14 ANRV292-ES37-15 ARI 7:26 17 October 2006 between Madagascar and other landmasses occurred multiple times, though the tim- ing of these events is presently obscure. Similarly, the fig wasp study posits long- distance dispersal, though in this case, it appears that dispersal occurred only once, and from Africa to Madagascar. All of these studies inferred dispersal from phylogeny and biogeography alone, given that divergence age estimation has not been an inte- gral part of the investigation. A refreshing example of biogeographic, phylogenetic, and divergence age analysis, however, can be found in a recent study of the allodapine bee genus (Fuller et al. 2005). The results are striking and decisive in infer- Braunsapis ring two transoceanic dispersals, both of which occurred from Africa to Madagascar and within the relatively recent geological past. One is inferred to have occurred 13 Ma, and another much more recently at approximately 3 Ma. Here, it is worth noting that the divergence age estimates are sufficiently distinct that even though estimation errors are possible (if not probable), the relative difference between the two age estimates obviates the possibility that they could have occurred via a single event. Phylogenetic Studies: Vertebrates Fishes. Of all the vertebrate taxa to be considered herein, the cichlid fishes of Madagascar represent the most challenging puzzle for differentiating vicariance from dispersal. Despite previous claims that Madagascar’s ichthyofauna is notably species poor (Kiener & Richard-Vindard 1972), recent intensive surveys show it to support the expected number of species given the island’s land surface area (Sparks & Stiassny 2003). But, despite the abundance of species that potentially offer clues relating to biogeographic history, very few species groups have been the subject of phylogenetic investigation (Sparks & Stiassny 2003). Moreover, of the 14 living groups of fresh- water fishes in Madagascar, only one (Ariidae, catfish) is potentially represented in the Cretaceous fossil record (Gottfried et al. 1998). This seems to mirror the pattern for other vertebrates, wherein it appears that there has been a near complete fau- nal turnover for Malagasy vertebrates, potentially demarcated by the K/T boundary (Krause 2003; Krause et al. 1997a, 1999) and possibly related to a hypothetical bollide by DUKE UNIVERSITY on 04/09/07. For personal use only. impact near Bombay, India, that might have triggered the Deccan volcanism (Negi et al. 1993). Among the evidence to be marshaled in support of ancient vicariance of the a ) the near-perfect match of area cladograms with Malagasy freshwater fishes are ( the temporal sequence of Gondwanan breakup for rainbow fishes (Bedotiidae), kil- Annu. Rev. Ecol. Evol. Syst. 2006.37:405-431. Downloaded from arjournals.annualreviews.org ) the observation that none of these clades b lifishes (Pachypanchax), and cichlids, ( ) that for 70% of the shows a sister group relationship with African lineages, and ( c primary lineages, sister groups are found on former Gondwanan fragments that are now separated from Madagascar by thousands of kilometers of open ocean (Sparks 2004; Sparks & Smith 2004a,b, 2005). Moreover, many of the Malagasy lineages are basal with respect to their relatives found on other landmasses (Sparks & Stiassny 2003). Finally, recent analysis of biogoegraphic patterns and fossil distributions in- dicates that the Cichlidae are indeed an ancient radiation with origins deep in the Mesozoic (T.J. Near, submitted). Yoder Nowak 418 ·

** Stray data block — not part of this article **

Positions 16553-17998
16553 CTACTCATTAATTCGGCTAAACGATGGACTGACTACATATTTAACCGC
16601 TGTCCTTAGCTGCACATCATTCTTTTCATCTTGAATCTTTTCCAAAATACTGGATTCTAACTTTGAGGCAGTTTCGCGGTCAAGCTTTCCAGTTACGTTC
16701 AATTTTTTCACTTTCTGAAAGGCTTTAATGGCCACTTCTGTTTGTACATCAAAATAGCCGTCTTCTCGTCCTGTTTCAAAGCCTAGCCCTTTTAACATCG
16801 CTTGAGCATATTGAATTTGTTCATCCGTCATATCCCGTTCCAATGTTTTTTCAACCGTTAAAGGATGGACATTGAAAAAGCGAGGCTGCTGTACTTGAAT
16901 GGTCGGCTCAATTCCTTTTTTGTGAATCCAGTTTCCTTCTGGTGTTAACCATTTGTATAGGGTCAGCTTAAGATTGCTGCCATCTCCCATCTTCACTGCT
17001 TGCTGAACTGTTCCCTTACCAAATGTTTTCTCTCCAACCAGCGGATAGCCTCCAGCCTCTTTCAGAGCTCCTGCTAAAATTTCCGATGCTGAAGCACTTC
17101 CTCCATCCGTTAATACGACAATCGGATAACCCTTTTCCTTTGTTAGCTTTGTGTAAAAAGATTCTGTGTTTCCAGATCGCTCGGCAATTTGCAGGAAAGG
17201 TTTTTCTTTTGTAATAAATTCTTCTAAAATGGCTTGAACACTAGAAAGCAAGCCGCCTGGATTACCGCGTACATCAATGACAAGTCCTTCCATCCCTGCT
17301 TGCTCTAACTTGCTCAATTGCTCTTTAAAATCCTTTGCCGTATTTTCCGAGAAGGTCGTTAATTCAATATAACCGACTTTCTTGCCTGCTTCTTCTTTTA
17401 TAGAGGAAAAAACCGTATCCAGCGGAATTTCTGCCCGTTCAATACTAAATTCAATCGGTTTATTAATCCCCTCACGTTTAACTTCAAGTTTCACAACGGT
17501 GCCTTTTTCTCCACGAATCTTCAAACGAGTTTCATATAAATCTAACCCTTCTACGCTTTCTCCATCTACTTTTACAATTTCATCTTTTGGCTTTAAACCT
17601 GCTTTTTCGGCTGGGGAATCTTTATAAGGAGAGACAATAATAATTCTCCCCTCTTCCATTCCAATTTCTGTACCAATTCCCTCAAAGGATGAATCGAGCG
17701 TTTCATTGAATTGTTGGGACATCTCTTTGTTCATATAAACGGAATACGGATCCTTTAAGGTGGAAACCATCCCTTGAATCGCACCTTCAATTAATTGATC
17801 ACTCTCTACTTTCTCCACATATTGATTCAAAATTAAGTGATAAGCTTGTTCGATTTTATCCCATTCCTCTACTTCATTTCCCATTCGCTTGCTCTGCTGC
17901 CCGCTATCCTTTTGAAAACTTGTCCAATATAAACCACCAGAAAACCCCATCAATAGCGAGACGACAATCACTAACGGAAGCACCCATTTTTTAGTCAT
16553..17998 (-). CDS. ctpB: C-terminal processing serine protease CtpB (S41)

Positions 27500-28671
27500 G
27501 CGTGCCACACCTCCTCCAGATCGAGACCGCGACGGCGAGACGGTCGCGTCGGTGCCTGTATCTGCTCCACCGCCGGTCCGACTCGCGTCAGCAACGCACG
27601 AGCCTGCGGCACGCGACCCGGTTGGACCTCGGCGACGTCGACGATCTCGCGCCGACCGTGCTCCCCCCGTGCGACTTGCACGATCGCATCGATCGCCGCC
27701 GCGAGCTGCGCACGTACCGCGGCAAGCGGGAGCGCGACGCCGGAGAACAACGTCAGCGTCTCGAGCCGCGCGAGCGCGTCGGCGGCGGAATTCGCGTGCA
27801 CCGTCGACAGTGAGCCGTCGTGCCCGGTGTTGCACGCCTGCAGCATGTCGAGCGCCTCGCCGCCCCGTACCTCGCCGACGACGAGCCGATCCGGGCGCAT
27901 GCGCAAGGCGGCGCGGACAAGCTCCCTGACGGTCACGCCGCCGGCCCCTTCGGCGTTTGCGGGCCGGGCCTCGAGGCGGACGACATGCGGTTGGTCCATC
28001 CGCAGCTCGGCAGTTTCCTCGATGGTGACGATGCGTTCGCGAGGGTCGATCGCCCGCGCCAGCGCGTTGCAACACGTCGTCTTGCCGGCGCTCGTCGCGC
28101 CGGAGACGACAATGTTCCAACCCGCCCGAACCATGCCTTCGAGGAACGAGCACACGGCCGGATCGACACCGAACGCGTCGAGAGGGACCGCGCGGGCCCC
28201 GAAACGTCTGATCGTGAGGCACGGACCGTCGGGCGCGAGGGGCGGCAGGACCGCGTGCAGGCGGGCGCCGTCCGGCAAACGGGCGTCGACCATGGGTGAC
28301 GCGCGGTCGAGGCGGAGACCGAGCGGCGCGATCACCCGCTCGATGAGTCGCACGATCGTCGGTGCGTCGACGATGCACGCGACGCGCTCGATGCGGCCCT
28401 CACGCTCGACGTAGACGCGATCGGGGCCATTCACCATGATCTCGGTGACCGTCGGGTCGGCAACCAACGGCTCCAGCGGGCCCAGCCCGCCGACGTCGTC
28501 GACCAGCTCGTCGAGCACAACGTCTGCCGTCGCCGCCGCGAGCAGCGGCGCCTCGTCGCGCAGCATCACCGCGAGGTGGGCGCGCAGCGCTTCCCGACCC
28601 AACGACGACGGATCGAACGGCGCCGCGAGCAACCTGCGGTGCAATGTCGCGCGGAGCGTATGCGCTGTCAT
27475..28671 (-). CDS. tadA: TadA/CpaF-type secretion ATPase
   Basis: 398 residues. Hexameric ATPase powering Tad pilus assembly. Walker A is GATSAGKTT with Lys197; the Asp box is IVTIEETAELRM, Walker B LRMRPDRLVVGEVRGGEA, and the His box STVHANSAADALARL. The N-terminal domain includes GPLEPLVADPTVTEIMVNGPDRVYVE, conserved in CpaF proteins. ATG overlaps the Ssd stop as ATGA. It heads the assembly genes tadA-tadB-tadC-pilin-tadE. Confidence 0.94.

15 ANRV292-ES37-15 ARI 7:26 17 October 2006 Alternatively, paleontologists and others have argued that the island’s freshwater fishes are descended from Cenozoic marine colonizers that are secondarily adapted to freshwater. Myers (1938) classified freshwater fishes into “primary” and “secondary” groups, depending upon the latter’s demonstrated tolerance for at least brief periods of saltwater exposure. He placed cichlids in this category. Sparks & Smith (2005) marshal a combination of physiological, life history, and phylogenetic data to reject Myers’ division, however, arguing that it is irrelevant to the question of Malagasy fish biogeography. Nonetheless, an explicitly molecular phylogenetic approach using divergence time estimation (Vences et al. 2001) posits a scenario in which the ances- tral cichlids were widespread in Africa during the Early Cenozoic. From there, they dispersed to Madagascar and India, with modern cichlids in Africa displacing their ancestral lineages, thereby causing extinction with replacement, but with Malagasy and Indian basal lineages remaining. Though this extinction with replacement hy- pothesis may appear overly complex and ad hoc, Vences et al. (2001) point out that in Madagascar, cichlids recently introduced from Africa by human agency are replac- ing the native cichlids with devastating speed and efficiency. As potentially decisive support for the dispersal hypotheses, divergence ages for the Malagasy lineages are shown to be far too recent to be compatible with ancient vicariance (Murray 2001, Vences et al. 2001). Contrary to the situation with the freshwater fishes, there have been Herpetofauna. quite a few molecular phylogenetic studies conducted on the amphibians and reptiles of Madagascar. In the case of the herpetofauna, the distinction between Cenozoic dispersers and ancient vicariants is fairly clear, and the predominant trend of thought is one of dispersal. Virtually all studies of Madagascar’s frogs conclude that their presence in Madagascar is best explained by dispersal, typically from Africa (Vences et al. 2003a, 2004). This runs counter to all traditional hypotheses that argue that amphibian life history and physiology negate the possibility of transoceanic dispersal. Vences et al. (2003b) offer evidence from two endemic species of the genus Mantelli- dae that occur on the island of Mayotte, which is entirely volcanic and surrounded by sea depths of more than 3500 m. Although both species were assumed to have been by DUKE UNIVERSITY on 04/09/07. For personal use only. human introductions from Madagascar, a divergence age analysis reveals that they are far too old to have been the products of human agency. The notable exception to this apparent pattern of Cenozoic transoceanic dispersal in Madagascar’s frogs can be found in the analysis of ranid frogs conducted by Bossuyt & Milinkovitch (2001). Their study concludes that ranid origins began on the IndoMadagascar subcontinent, Annu. Rev. Ecol. Evol. Syst. 2006.37:405-431. Downloaded from arjournals.annualreviews.org with the retention of ancestral lineages in Madagascar, their extinction in India relat- ing to the formation of the Deccan Traps, and subsequent release into Eurasia upon the collision of India with Asia. Divergence age analysis appears to support the hypoth- esis, though it should be noted that the primary calibration point applied in the analysis is the 88 Ma separation of Madagascar and India. Thus, one can potentially argue a case of circularity in the derivation of their divergence ages in support of vicariance. The situation with Madagascar’s reptiles is similar in that studies of plated lizards (A. Raselimanana, personal communication; Odierna et al. 2002), colubrid snakes (Nagy et al. 2003), geckos (Austin et al. 2004), tortoises (Caccone et al. 1999), • Biogeography of Madagascar 419 www.annualreviews.org